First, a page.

Industry veteran Jeff Strain has opened Possibility Space, a new game development studio that embraces remote working to tap into talent from around the world.
Strain is a former Blizzard developer and co-founded ArenaNet, the studio behind Guild Wars, more than 20 years ago. He also founded Undead Labs, the studio behind State of decomposition that Microsoft acquired in 2018. Possibility Space has also assembled some impressive talent, with former developers from Campo Santo, Ubisoft, Insomniac, Double Fine, BioWare, EA, and more.
“We felt the time was right to create something new – a studio built from the ground up to encompass changing needs and perspectives for both gamers and developers,” Strain writes in a press release. “Like many others, the last year and a half has been a difficult time for me. While I am grateful that my family is safe, the anxiety, fear, and isolation of the past 18 months have been almost unbearable at times. That fear and isolation were the catalyst for Possibility Space, a type of modern game studio, where we are creating a lighthearted game that has been my dream for many years. ”
That COVID-19-related anxiety also apparently inspired Strain to make Possibility Space a “distributed game development studio” that allows “developers to live and work wherever they want.” While the company welcomes remote work, Possibility Space will be based in New Orleans, Louisiana.
Some of the talents that joined Strain at Possibility Space include former Firewatch lead environmental artist Jane Ng, who also served as an artist on Half-Life: Alyx. Ng is the visual director for Possibility Space. Liz England, who previously served as lead designer on Watch Dogs: Legion and Sunset Overdrive, will join the studio as director of narrative systems design. Making the leap from gaming media to game development, former Waypoint editor-in-chief Austin Walker will serve as the director of IP for Possibility Space.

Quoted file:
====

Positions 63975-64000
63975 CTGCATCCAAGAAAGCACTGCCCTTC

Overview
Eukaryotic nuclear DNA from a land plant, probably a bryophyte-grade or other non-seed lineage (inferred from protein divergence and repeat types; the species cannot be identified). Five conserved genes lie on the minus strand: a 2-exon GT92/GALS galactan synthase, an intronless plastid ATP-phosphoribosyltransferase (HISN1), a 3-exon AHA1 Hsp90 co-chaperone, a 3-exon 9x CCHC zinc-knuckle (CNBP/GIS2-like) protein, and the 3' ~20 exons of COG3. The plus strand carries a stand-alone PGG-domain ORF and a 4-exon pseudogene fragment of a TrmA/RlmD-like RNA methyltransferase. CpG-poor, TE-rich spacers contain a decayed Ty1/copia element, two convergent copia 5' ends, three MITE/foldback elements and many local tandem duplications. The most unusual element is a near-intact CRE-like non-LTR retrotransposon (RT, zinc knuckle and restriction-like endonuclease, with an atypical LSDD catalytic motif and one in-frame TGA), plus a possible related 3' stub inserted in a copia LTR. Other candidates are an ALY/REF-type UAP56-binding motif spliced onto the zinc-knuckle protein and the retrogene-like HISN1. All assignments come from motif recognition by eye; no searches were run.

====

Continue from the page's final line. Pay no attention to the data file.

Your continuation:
Beyond its commitment to remote work, which opens doors to developers around the world, Possibility Space also aims to serve underserved communities where its developers might reside.
“[Possibilty Space] it is built from the ground up as a distributed studio, allowing staff to live where they want to live and work where they want while supporting the communities they love, ”a press release about the studio reads. “Based in New Orleans, Louisiana, the studio also works to identify, mentor, train and hire people from underserved and underserved communities and settings.”
Today’s news comes two months later Strain called on the gaming industry to unionize in light of the ongoing lawsuit against Activision Blizzard, citing “enough is enough.” In the open letter where Strain said this, he also said that he welcomes his own employees to unionize and that they have his “full support.”
Are you excited to see what Possibility Space is preparing? Let us know in the comments below!